Molecular markers of pancreatic cancer: development and clinical relevance
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- Fry, L.C., Mönkemüller, K. & Malfertheiner, P. Langenbecks Arch Surg (2008) 393: 883. doi:10.1007/s00423-007-0276-0
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The prognosis of pancreatic cancer remains poor, mainly because of its aggressive biological behaviour and late clinical diagnosis, which precludes the application of appropriate curative therapies. Therefore, one of the major goals in clinical pancreatology is to find molecular markers, specific and sensitive enough to make an early and correct diagnosis of pancreatic cancer, before it has disseminated and become untreatable.
This overview article explores the potential utility of current molecular markers for the diagnosis of pancreatic cancer.
There is a wide array of serum-based and tissue-based markers for pancreatic cancer. Serum-based molecular markers include CA 19-9, CA 125, M2-PK and secreted proteins. A tissue can be used to test genetic mutations such as K-ras, inactivation of tumour suppressor genes (e.g. p16, p53), mucins, telomerase activity, growth factors, DNA methylation, and global gene expression of cDNA microarrays, mitochondrial mutations and proteomics. None of these markers is currently useful for the detection of early pancreatic cancer. In clinical practice, the most commonly accepted use of CA 19-9 is to assess the prognosis and monitor the response to therapy.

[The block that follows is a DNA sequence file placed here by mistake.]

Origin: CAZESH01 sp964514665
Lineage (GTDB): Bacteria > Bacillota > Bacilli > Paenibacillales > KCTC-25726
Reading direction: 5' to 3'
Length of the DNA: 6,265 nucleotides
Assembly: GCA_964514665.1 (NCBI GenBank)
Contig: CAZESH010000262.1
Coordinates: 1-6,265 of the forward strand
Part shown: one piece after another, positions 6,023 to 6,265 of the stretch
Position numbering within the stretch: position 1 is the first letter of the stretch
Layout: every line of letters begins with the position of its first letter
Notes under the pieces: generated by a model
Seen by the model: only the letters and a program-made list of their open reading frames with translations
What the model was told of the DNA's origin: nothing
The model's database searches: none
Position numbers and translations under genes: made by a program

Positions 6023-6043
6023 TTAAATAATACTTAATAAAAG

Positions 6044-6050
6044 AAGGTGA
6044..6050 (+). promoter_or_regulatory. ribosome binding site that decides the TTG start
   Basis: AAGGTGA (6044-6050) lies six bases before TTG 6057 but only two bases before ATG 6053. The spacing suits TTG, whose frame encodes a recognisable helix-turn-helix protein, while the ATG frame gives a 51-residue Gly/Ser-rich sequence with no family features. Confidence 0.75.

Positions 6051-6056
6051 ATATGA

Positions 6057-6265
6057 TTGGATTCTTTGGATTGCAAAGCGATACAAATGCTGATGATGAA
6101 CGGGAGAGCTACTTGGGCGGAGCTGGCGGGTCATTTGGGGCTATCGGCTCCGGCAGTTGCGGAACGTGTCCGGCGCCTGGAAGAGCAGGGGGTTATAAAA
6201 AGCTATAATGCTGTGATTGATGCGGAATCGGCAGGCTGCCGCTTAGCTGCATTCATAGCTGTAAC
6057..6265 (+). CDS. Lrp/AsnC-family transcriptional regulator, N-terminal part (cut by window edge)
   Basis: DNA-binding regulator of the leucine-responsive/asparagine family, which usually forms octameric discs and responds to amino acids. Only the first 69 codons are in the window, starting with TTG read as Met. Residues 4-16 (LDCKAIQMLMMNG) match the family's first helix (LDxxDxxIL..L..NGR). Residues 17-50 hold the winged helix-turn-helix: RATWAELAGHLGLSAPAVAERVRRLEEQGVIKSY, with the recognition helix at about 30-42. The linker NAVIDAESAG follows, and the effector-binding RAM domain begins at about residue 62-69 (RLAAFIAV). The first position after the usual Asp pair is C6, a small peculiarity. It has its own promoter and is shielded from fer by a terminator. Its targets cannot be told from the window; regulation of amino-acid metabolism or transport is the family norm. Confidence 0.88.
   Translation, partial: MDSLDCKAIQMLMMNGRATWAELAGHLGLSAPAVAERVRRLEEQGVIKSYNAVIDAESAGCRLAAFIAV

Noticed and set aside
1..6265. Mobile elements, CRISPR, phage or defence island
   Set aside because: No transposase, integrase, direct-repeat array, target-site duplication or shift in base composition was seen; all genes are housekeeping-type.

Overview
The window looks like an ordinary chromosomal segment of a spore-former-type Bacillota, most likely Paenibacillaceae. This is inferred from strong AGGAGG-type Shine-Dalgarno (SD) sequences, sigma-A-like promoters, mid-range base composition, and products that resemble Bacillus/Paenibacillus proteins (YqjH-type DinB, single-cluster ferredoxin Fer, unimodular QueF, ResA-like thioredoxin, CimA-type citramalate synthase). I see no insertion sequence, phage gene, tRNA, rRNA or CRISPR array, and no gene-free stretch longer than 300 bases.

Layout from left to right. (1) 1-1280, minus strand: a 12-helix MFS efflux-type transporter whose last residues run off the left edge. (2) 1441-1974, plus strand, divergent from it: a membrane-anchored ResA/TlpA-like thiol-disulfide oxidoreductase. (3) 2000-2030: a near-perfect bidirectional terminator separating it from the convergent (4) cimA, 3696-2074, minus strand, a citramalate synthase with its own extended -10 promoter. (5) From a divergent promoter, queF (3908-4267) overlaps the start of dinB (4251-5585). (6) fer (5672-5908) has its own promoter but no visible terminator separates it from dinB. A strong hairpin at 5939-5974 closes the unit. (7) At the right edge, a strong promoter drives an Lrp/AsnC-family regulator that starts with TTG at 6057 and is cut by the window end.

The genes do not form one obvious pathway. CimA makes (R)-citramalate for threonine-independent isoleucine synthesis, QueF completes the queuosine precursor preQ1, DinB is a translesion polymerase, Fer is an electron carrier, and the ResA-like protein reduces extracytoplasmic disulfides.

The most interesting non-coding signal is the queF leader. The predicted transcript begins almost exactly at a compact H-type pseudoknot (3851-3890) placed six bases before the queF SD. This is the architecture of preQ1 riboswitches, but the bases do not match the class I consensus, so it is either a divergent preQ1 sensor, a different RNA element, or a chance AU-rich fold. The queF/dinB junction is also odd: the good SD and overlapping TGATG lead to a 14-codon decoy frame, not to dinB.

Many molecular markers have been proposed for the early diagnosis of PC, but most are not ready to be included as part of the routine diagnostic algorithm because they still lack sensitivity, specificity or reproducibility. CA 19-9 remains the most useful molecular marker for the diagnosis and follow-up of clinically and radiological evident pancreatic cancer.